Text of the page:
Grape, Dirt & Gusto: Studio Chenchen’s identity for Stappa is fitting for the no-nonsense winemaker
Located in West Melbourne, Stappa sources interesting and obscure grape varietals from across Australia to make delicious wine “without the baggage.” Inspired by the authentic and refreshing approach of the brand’s founder, Sydney-based Studio Chenchen have devised an equally engaging brand strategy and identity to match. Working collaboratively, the team identified Stappa’s niche and conjured a no-nonsense brand concept; ‘Grape, Dirt & Gusto.’ Using the comparison of the late Anthony Bourdain’s passionate yet unpretentious approach to food, Stappa celebrates craft and quality without the snobbery or dogma. With two product lines, the studio altered the visual language to help differentiate the labels without sacrificing the opportunity for cross-selling and brand connection.
For Dog Town Edition – smaller batch and top-tier limited wines – a more refined aesthetic was required. Pangram Pangram’s elegant serif Eiko was therefore a perfect option as the logotype. In addition to this, Founder & Creative Director Olivia Chen explains, “for the Dog Town Edition label, we used the red colour to differentiate further from the Stappa Standards, besides the different logotypes. The red is a good touch to pair with the overall black and white design, it is classy and jumps out from the label.”
Stappa Standards, selling at a lower price point, adopts a more ‘lo-fi’ appeal. Following a more cheerful route, the studio selected heavy-weight blackletter typeface Pariah for the range’s logotype. Across the whole range, however, Studio Chenchen maintained Stappa’s unique character through their typographic choices. Pangram Pangram’s Editorial New was selected for the body copy, and to bring boldness and character, atipo foundry’s all-caps display font Chaney was chosen for the name of the wine, and their futuristic sans serif N27 for the year and religion. “We added an element of randomness by illustrating the different ‘a’s in Stappa’s logotype; they are used randomly,” Chen adds, “cause there is always a little element of surprise in the process of winemaking, it is a proper lab experiment in creating the taste!”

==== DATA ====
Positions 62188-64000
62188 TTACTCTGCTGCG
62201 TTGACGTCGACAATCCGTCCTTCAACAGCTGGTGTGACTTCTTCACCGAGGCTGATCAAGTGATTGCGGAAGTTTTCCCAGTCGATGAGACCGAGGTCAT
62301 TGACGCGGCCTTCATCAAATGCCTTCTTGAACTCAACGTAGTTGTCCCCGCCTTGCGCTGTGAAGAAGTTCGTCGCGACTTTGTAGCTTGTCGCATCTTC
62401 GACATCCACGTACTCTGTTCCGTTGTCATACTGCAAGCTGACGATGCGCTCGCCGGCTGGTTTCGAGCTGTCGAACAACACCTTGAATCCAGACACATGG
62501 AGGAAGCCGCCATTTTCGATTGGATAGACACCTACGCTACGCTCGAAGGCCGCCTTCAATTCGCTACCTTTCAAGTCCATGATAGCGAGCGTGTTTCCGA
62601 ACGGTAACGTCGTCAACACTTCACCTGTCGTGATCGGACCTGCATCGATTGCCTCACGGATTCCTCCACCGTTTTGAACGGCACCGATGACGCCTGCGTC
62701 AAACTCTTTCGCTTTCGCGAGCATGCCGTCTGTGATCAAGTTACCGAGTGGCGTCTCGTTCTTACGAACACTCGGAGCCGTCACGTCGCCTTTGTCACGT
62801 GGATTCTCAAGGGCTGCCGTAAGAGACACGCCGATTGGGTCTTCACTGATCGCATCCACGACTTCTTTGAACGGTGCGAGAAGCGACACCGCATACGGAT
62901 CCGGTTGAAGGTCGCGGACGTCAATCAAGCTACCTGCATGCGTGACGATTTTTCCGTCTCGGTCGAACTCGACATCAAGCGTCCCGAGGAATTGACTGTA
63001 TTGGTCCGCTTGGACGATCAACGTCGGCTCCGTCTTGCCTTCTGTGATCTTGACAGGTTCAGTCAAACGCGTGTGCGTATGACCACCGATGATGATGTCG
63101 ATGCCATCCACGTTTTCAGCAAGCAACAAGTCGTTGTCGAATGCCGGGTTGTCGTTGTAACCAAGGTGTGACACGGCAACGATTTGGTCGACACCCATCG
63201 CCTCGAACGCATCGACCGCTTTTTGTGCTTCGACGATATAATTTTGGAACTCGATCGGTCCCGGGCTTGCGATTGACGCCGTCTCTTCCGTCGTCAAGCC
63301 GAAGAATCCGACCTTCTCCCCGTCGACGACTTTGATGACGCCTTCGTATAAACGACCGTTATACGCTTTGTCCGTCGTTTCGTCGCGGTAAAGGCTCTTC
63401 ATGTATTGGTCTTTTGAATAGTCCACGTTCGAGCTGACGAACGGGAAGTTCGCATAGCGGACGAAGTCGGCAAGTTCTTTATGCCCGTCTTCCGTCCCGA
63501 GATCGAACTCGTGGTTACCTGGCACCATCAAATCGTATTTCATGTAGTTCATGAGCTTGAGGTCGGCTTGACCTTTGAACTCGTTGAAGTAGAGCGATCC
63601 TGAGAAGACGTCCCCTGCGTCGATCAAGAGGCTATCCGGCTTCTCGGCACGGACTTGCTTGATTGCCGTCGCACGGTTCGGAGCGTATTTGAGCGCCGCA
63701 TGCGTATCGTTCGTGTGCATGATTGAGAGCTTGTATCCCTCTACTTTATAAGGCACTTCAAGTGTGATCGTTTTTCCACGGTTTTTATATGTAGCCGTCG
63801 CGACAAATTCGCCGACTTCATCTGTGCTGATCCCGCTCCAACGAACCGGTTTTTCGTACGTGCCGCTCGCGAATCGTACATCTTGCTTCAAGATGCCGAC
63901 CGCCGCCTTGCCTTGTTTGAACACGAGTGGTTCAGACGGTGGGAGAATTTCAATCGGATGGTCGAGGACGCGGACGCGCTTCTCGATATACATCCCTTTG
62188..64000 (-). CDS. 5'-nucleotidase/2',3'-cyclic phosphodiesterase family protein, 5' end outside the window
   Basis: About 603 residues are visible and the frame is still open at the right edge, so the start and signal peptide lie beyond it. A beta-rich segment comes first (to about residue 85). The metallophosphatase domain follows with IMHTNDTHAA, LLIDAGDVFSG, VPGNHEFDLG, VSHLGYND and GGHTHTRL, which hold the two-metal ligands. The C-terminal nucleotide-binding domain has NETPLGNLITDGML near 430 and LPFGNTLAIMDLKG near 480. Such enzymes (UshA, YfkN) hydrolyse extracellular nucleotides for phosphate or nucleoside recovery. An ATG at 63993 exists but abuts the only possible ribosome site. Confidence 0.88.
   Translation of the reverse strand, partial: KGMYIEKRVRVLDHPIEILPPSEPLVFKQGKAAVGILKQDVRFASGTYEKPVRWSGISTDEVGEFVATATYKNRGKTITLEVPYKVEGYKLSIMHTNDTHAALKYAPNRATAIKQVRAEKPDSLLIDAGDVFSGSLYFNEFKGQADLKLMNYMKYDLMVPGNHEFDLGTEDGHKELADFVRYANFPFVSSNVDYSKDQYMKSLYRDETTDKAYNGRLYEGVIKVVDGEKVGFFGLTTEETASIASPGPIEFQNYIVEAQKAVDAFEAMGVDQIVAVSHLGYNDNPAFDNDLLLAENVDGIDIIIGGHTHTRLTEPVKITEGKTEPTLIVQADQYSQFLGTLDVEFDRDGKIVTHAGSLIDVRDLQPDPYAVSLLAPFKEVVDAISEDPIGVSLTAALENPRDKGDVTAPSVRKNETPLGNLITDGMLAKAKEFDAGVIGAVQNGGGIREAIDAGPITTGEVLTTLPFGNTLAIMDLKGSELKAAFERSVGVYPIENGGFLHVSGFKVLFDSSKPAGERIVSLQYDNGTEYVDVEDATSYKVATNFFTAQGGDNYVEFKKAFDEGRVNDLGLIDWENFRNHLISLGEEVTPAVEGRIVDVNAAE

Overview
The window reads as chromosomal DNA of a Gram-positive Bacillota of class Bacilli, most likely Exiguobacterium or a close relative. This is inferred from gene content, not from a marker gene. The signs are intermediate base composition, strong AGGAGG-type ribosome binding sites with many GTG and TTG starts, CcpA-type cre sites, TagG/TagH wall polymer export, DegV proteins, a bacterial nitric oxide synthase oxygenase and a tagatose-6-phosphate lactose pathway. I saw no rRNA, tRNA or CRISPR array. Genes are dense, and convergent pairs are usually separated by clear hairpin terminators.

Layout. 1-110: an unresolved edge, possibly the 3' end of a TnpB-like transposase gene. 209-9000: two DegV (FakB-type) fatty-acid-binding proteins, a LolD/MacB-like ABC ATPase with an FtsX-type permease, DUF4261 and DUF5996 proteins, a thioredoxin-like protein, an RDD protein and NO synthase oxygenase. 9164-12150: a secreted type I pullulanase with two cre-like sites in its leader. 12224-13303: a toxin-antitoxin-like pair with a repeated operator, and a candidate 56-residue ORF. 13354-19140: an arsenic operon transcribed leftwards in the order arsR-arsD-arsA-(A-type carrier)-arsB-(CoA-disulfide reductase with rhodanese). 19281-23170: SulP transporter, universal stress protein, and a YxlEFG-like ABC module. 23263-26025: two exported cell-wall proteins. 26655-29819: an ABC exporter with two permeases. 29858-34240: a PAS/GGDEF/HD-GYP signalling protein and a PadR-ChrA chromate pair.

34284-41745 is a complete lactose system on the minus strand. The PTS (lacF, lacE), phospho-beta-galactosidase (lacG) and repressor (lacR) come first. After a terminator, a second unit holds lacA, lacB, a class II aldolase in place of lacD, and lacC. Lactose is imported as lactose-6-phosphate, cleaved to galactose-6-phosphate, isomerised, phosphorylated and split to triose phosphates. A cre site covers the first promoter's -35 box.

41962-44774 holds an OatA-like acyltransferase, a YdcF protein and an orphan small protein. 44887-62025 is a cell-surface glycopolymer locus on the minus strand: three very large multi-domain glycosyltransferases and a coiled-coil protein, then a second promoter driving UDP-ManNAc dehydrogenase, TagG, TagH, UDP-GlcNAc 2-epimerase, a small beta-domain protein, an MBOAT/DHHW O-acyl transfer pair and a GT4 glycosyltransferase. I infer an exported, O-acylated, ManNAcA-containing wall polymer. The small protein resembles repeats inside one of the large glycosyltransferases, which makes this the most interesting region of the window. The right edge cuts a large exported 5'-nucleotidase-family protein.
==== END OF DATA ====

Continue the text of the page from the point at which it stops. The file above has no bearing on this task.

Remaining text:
To bring the brand’s story to life, Studio Chechen delivered a deck of rough, gestural, charcoal illustrations – an organic homage to Australian soil and terroir. Much like the typographic direction, the illustration style reflects the personality of the two price points. Explaining this further, Chen notes “the illustrations for DTE have more fine art, inspired by the drawings of the old-master such as Goya; while the illustrations for Stappa Standards are more modern, cartoon-like and light-hearted.” These illustrations also aim to reflect the taste and mood of the wine, “for example,” she adds, “ we have a surfer for Zibibbo Col Fondo because it is a sparkling white, great for the summer; and for red wine like Grenache, we gave the illustration a more mature tone by drawing a fun caricature of the ‘wine connoisseur.’"